See the principle taken up, inwrought in His very birth. Take His mother. We are on very delicate ground, very delicate ground indeed, when we speak about the mother of Jesus, for more than one reason. "A virgin", says the Scriptures, "shall conceive in the womb and bring forth a son". The angel of the Lord appeared unto the virgin Mary. In our times of low standards, low standards of morality, when these finenesses and sensibilities are so lowered and degraded, it may not be easy for us to understand, really understand, what that meant to Mary. Do you see that she was immediately confronted with a social stigma? A social stigma. She tried to evade that when Joseph took her away in secret. Social stigma. Do you see her personal dilemma? If she was pure, unsullied in mind, in heart, and cherished as any true, noble woman ought to be, that unsullied state of mind and heart, what a dilemma for her to be found in that state! And then, what a religious predicament. For, mark you, from the standpoint of the Law of Moses and the Jewish rulers, this, this is visited with stoning and death. This childbearing out of wedlock is culpable, is criminal in Israel.
You remember, the Jewish rulers brought a woman to Jesus on one occasion, taken in adultery, and they said, 'according to Moses, she ought to be stoned.' Here is the religious predicament, and she had to face all that alone in the secret of her heart and come to a decision. What a costly way! I am no Romanist, no place for the worship of the virgin Mary, but maybe we have lost something, something by our fear of that. At any rate, I suggest this to you: as something in Israel by which way Jesus was to come into this world, which was a deep, a tremendous, and almost terrible renunciation, self-emptying. No grander thing has come from human lips in the light of all of that than, "Behold, the handmaid of the Lord; be it unto me according to Thy Word". Is that the servant spirit? Is that the spirit of self-emptiness, of self-abasement, of utter surrender, submission, humbling? Humbling? Surely it is. That was the vessel and the vehicle with that character through which Jesus came into this world. On that principle. What was true there, what was true there was a governing principle for the rest of His life. This is called ecclesiastically 'the annunciation.' It may be that, I prefer to call it the renunciation where she was concerned - a letting go and a giving up of everything that might be cherished from this world's standpoint, to accept something Divine, something heavenly. What a perception! What a vision! What a seeing through all this earthly, human, to the Divine. Jesus takes that up from His very birth.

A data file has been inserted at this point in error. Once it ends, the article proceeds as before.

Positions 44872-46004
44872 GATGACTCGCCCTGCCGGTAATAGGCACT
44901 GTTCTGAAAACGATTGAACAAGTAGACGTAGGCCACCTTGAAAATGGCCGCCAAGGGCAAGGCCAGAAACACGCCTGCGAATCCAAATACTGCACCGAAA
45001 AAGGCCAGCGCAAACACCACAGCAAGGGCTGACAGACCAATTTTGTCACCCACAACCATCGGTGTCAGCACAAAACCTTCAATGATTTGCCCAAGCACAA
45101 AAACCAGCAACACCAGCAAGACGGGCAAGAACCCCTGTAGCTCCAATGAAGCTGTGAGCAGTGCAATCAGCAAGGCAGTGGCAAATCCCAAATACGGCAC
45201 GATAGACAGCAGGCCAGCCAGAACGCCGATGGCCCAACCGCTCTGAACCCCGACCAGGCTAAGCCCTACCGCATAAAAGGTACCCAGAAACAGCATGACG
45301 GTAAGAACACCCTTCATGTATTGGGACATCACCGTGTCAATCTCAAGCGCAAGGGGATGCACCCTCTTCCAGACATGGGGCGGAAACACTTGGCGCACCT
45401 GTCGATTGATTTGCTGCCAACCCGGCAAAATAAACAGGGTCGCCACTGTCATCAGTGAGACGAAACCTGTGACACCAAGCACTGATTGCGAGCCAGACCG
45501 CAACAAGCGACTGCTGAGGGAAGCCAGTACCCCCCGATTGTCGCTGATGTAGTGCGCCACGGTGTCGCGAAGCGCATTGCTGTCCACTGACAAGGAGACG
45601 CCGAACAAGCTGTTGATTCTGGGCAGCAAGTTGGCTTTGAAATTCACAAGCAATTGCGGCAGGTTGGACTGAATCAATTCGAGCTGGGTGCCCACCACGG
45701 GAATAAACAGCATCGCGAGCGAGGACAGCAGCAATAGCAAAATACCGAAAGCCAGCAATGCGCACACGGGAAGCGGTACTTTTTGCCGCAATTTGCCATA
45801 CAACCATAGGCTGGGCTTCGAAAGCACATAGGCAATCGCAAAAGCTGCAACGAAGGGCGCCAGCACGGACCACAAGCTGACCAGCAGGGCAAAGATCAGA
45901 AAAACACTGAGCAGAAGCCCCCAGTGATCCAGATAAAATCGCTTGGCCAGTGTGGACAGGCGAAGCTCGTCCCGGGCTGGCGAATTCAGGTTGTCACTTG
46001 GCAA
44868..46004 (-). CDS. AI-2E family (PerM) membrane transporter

Look again at the circumstances of His birth. He is the Lord of Glory! That is a scriptural title, "The Lord of Glory." Again, He is "the Lord of Life," "the Prince of Life." He is "the Eternal Son of God," Who could say in very truth, "Father, glorify Thy Son... glorify Thou Me with the glory which I had with Thee before the world was." Then, again, it can be written of Him, "Who subsisted in the image of God... equal with God." All that, and no place in the inn, no palace, no house, no home, no bed, no nurse, no attendants. How true are the words, "He emptied Himself."
What an emptying, what an emptying. That's it: emptying! God, in this discipline, this emptying. This One would never be able to say, 'I was born of distinguished parents, I was born into and brought up in a palace and a noble home.' No, nothing of that. "He emptied Himself, and took upon Him the form of a bondslave." There we are, right back at this, the discipline to get the servant spirit; something of such price and value to God. Something that has got to fill the whole universe in the end. That! And His servants shall... what? Be waited on, of course! No, shall serve Him. Shall serve Him.
And for the present, the last: the thirty years.
The Thirty Years